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Manage Your Stress during Times of Crisis
Whether it's the coronavirus or another crisis that triggers waves of stress, learning how to relax and find perspective is crucial.
Watching or reading the news can be a little stressful even in the calmest of times. But when the daily headlines bring on a cascade of alarming health news about the current coronavirus pandemic, it's only natural to feel overwhelmed and anxious.
"Excessive anxiety is a common response to situations like this, and we need to manage our own anxiety as best we can," says Maurizio Fava, MD, Psychiatrist-in-Chief at Massachusetts General Hospital and director of the Division of Clinical Research at the Mass General Research Institute.
These days, it can seem harder than ever to keep your stress level under control, but it is especially important because of the health risks associated with stress. Apart from triggering feelings of anxiety or depression that can interfere with our daily functions and long term mental health, stress can also affect our ability to stay healthy and defend against illnesses ranging from COVID-19 to a common cold. Stress immunity and disease progression are all related.
Stress triggers an immune response and creates inflammation through-out the body. Inflammation is associated with mental health challenges and most serious health concerns.
"At a time when we experience COVID-19, a threat to our health and the health of our friends, families, and community, our stress levels tend to increase significantly, and this can have negative effects on both our physical and mental health," Dr. Fava explains. "Stress-reduction strategies are therefore critical for all of us to deal with the current situation. The stress response is natural, but needs to be contained so that we are not overwhelmed by it."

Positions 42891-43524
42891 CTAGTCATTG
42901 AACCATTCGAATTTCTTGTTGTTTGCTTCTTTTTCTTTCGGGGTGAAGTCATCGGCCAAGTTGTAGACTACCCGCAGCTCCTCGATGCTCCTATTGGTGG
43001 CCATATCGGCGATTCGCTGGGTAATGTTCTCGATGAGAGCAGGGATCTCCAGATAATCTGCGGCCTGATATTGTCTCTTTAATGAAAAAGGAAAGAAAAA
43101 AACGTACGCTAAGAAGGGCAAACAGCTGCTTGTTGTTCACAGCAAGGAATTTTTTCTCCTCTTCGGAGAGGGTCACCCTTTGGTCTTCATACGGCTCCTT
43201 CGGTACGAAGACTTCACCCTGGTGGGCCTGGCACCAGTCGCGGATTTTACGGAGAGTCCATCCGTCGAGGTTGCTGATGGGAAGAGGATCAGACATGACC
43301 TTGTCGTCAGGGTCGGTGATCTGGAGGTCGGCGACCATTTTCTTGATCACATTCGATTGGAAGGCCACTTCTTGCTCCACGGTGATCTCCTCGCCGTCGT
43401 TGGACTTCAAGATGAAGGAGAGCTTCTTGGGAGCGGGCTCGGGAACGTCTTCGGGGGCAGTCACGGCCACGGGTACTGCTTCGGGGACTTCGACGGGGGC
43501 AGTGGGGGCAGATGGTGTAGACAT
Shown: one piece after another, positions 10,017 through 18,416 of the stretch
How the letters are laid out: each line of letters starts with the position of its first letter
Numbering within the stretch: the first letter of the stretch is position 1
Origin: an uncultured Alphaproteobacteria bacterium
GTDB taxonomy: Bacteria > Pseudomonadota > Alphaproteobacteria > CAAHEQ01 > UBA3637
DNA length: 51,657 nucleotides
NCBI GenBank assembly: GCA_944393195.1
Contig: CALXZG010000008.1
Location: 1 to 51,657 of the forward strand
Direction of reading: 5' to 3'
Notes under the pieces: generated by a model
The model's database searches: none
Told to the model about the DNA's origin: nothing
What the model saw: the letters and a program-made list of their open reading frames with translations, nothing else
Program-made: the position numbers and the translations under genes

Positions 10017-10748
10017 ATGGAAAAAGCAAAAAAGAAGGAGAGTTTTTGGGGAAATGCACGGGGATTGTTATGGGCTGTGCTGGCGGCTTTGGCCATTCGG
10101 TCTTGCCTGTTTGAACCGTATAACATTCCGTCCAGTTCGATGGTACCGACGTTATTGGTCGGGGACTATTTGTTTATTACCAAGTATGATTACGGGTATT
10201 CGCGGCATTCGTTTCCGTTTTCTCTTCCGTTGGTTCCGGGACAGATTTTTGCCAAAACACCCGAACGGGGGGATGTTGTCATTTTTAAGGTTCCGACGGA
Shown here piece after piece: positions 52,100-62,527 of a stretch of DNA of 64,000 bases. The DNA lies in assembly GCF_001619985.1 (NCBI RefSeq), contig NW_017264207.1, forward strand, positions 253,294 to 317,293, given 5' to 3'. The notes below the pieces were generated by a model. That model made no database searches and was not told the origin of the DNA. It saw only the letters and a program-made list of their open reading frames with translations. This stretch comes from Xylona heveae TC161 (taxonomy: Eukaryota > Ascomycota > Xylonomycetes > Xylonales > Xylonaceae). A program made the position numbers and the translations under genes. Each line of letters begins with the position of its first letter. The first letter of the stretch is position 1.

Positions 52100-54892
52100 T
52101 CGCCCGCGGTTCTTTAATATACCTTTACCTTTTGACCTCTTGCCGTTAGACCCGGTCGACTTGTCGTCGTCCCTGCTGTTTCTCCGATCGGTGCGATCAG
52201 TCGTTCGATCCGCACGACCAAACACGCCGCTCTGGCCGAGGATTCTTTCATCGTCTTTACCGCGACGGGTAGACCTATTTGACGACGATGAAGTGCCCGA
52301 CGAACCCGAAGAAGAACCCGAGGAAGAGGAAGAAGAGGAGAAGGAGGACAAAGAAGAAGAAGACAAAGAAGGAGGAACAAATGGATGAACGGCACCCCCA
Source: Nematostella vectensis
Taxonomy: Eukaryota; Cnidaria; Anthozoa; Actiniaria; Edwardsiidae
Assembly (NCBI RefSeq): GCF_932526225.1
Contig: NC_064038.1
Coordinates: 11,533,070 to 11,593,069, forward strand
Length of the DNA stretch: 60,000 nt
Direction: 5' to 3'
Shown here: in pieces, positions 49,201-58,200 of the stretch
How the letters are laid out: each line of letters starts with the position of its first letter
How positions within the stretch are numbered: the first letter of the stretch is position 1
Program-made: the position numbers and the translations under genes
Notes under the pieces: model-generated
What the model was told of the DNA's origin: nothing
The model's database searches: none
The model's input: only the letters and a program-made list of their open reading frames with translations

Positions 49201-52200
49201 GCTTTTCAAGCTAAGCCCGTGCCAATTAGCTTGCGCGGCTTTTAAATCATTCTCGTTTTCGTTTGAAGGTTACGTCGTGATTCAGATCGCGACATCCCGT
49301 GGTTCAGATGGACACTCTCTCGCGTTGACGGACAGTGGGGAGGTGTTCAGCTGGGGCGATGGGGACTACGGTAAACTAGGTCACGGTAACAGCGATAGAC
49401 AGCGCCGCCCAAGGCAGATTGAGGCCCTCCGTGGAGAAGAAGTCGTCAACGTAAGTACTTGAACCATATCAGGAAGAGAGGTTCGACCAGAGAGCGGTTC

If you're spending most or all of your time at home, you may need to make some lifestyle changes to keep the stress from getting the better of you. The big three components include exercise, diet, and sleep.
"Regular exercise can both reduce stress and improve mood," Dr. Fava says. "Getting adequate sleep through good sleep hygiene is also critical. Avoiding cigarettes, alcohol, and other drugs can also help. And, of course, try to eat a health, balanced diet, reducing caffeine and excessive carbohydrates. Establishing a new routine can be very helpful as well."
Rather than focusing on matters out of your hands, he suggests exploring positive, helpful information. "Go on line and search for helpful tips to manage stress from home. Consider yoga or relaxation exercises," he says.
- One simple technique is simply deep breathing:
- Sit comfortably with your back strait.
- Inhale through your nose.
- Exhale through your mouth, while contracting your abdominal muscles.
- Repeat while focusing your attention only on your breathing.
Breathing from the abdomen stimulates the vagus nerve, which extends from the head down through your chest and into the colon. Deep breathing in this way activates the relaxation response, slowing your heart rate and lowering your stress levels.
Another helpful stress-management strategy is mindfulness. It's the ability to be fully aware of your current environment and what you're doing in the moment. You're taking in all the sights and sounds around you and you're focused on what you're doing in that moment, not worried about things out of your control. Of course, accepting that there are circumstances you can't manage or affect is a challenge for most of us. But the more you can let those concerns go, the greater the feeling of control you'll have. And that can go a long way toward reducing your stress.
To help you develop your mindfulness skills, there are many computer and smartphone apps to get you started or keep you going if you're already a mindfulness practitioner. Apps such as Headspace, Smiling Mind, and Stop, Breathe and Think are especially helpful because you can use them on your own schedule or if you're unable to get out to a mindfulness meditation class.
But mindfulness also means acknowledging your thoughts and feelings without judgement. It's about experiencing the world with gentleness and forgiveness. "By practicing mindfulness or relaxation exercise we may help ourselves," Dr. Fava says. "Personally, I love to take a walk around the neighborhood with my wife. It is a wonderful routine that allows us to talk with each other and relax at the same time."
Dr. Fava also recommends reaching out to friends and relatives more often, especially if they are people who bring positivity and joy to your life. "The social distance that we need to practice to keep ourselves safe has led, in some cases, to greater opportunities to connect virtually with friends and family." He says. "Let's take advantage of that."